If your boss underpaid you, failing to give you the overtime pay and compensation for breaks you were legally entitled to, you could be forgiven for being miffed if it took a while for that pay to make its way to you. How miffed would you be if you had to wait eight years? In 2011, Oracle finally bowed to a series of court decisions that found that California rules on who was and wasn't exempt from overtime pay requirements applied to people the company brought in to do trainings in California, even if they were based elsewhere. 1,725 people who had been fighting since 2003 divvied up a $35 million settlement -- about $20,000 apiece.

elphel camera

Google Books vs. people who write and publish books

When Google decided to scan and index just about any book it could lay its cameras on, it established an elaborate series of restrictions on access to book text to avoid lawsuits from copyright owners. Predictably, copyright owners sued anyway in 2005, and the fight dragged on well into the next decade. In 2013 a U.S. circuit judge called Google Books fair use and many interested parties have settled with Google, but an authors' group is still fighting on today.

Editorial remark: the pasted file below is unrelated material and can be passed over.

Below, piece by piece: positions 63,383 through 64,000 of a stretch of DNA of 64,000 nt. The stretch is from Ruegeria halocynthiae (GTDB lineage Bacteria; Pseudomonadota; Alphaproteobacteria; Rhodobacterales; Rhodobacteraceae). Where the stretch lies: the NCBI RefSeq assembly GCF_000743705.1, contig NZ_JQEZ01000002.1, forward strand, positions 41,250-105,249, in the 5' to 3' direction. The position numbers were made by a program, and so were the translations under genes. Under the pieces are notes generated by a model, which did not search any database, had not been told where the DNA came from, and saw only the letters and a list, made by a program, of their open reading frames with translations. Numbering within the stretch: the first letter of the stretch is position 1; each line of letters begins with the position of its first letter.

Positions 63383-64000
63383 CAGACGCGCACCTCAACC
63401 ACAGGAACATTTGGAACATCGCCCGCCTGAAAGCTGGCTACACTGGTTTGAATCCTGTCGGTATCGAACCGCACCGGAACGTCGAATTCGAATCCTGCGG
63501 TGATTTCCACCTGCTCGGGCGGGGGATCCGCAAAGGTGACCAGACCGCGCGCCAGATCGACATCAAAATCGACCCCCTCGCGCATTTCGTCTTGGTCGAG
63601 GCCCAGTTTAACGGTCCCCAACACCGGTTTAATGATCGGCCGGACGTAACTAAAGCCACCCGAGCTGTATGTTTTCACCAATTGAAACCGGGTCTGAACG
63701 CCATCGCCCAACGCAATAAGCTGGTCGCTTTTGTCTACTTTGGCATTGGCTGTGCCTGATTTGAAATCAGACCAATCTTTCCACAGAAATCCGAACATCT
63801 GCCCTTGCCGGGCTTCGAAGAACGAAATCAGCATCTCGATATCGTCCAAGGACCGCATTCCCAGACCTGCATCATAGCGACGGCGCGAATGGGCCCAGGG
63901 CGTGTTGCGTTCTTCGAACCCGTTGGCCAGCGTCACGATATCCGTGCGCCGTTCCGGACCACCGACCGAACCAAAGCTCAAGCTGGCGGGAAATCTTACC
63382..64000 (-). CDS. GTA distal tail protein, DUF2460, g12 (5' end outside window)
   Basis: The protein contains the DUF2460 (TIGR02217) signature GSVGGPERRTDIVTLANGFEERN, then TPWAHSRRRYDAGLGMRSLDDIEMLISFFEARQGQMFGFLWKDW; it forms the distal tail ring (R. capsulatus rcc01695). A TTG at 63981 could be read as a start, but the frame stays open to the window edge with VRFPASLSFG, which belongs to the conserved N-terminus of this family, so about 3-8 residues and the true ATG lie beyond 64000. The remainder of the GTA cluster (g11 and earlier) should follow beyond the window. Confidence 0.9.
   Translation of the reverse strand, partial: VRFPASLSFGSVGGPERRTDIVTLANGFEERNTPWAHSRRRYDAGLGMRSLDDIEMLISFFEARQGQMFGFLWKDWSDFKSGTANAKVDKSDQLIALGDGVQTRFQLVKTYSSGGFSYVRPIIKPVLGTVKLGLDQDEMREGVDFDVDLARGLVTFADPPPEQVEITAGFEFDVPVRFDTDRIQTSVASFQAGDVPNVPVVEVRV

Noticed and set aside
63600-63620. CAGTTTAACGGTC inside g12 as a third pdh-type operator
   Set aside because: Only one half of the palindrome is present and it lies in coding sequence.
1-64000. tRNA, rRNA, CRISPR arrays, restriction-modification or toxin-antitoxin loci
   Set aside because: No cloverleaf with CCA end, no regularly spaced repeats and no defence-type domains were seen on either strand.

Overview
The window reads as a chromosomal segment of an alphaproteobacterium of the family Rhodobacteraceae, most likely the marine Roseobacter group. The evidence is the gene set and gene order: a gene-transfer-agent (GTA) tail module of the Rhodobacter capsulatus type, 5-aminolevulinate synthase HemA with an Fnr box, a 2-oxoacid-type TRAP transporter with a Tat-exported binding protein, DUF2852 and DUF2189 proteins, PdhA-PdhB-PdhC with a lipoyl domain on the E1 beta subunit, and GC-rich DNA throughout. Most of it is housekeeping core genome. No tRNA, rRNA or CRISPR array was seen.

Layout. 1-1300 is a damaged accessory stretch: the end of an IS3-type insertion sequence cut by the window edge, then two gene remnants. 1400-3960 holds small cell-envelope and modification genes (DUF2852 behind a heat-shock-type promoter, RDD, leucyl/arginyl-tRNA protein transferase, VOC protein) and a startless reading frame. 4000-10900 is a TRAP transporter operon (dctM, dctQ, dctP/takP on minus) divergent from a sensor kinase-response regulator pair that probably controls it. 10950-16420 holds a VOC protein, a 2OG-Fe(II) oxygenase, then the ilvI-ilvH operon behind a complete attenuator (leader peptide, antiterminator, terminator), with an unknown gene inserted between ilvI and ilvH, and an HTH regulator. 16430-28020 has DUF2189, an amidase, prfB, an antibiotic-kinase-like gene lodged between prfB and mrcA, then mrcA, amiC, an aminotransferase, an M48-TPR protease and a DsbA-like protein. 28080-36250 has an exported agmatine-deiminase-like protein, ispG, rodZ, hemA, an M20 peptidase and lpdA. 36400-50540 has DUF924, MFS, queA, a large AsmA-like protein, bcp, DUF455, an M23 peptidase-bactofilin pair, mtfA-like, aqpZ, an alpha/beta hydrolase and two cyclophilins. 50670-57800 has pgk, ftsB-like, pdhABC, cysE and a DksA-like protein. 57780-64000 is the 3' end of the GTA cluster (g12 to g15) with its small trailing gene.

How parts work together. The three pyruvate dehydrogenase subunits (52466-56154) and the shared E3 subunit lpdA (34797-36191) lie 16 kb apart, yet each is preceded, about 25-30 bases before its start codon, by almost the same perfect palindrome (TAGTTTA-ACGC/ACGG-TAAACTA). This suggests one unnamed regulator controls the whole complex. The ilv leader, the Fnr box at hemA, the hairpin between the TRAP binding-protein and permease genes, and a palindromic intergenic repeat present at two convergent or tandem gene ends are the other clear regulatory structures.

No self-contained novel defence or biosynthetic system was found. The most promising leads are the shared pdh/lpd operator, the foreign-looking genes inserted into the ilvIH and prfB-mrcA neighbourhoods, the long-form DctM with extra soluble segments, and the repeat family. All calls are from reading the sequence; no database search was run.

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Microsoft vs. Novell: The battle of the word processors

When you think of lawsuits involving Microsoft leveraging its OS monopoly to promote its other products, you probably think about the Department of Justice's attempt to break up the company over its Internet Explorer dominance. But in 2004, Novell sued Microsoft for forcing WordPerfect into oblivion by pushing Microsoft Office on customers and hardware partners -- even though Novell had sold the word processor to Corel in 1996. The billion-dollar lawsuit didn't go to a jury until 2011; that jury couldn't agree on the case, and the judge ultimately dismissed it in July of 2012.

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The Lexmark printer cartridge saga and its unexpected consequences

The fight between Lexmark and Static Control Components started out in the realm of tech: did SCC have the right to reverse-engineer Lexmark chips in order to manufacture Lexmark-compatible printer cartridges? The lawsuit, filed in late 2002, was settled a mere two years later, largely in SCC's favor. But one point kept getting litigated for years and years: Lexmark had sent out letters to SCC's customers, claiming that its reverse-engineered chips were illegal; could SCC sue Lexmark for false advertising? In 2014, the Supreme Court unanimously ruled that they could, in a decision that could radically expand the potential number of lawsuits filed under vaguely similar conditions.

Copyright © 2014 IDG Communications, Inc.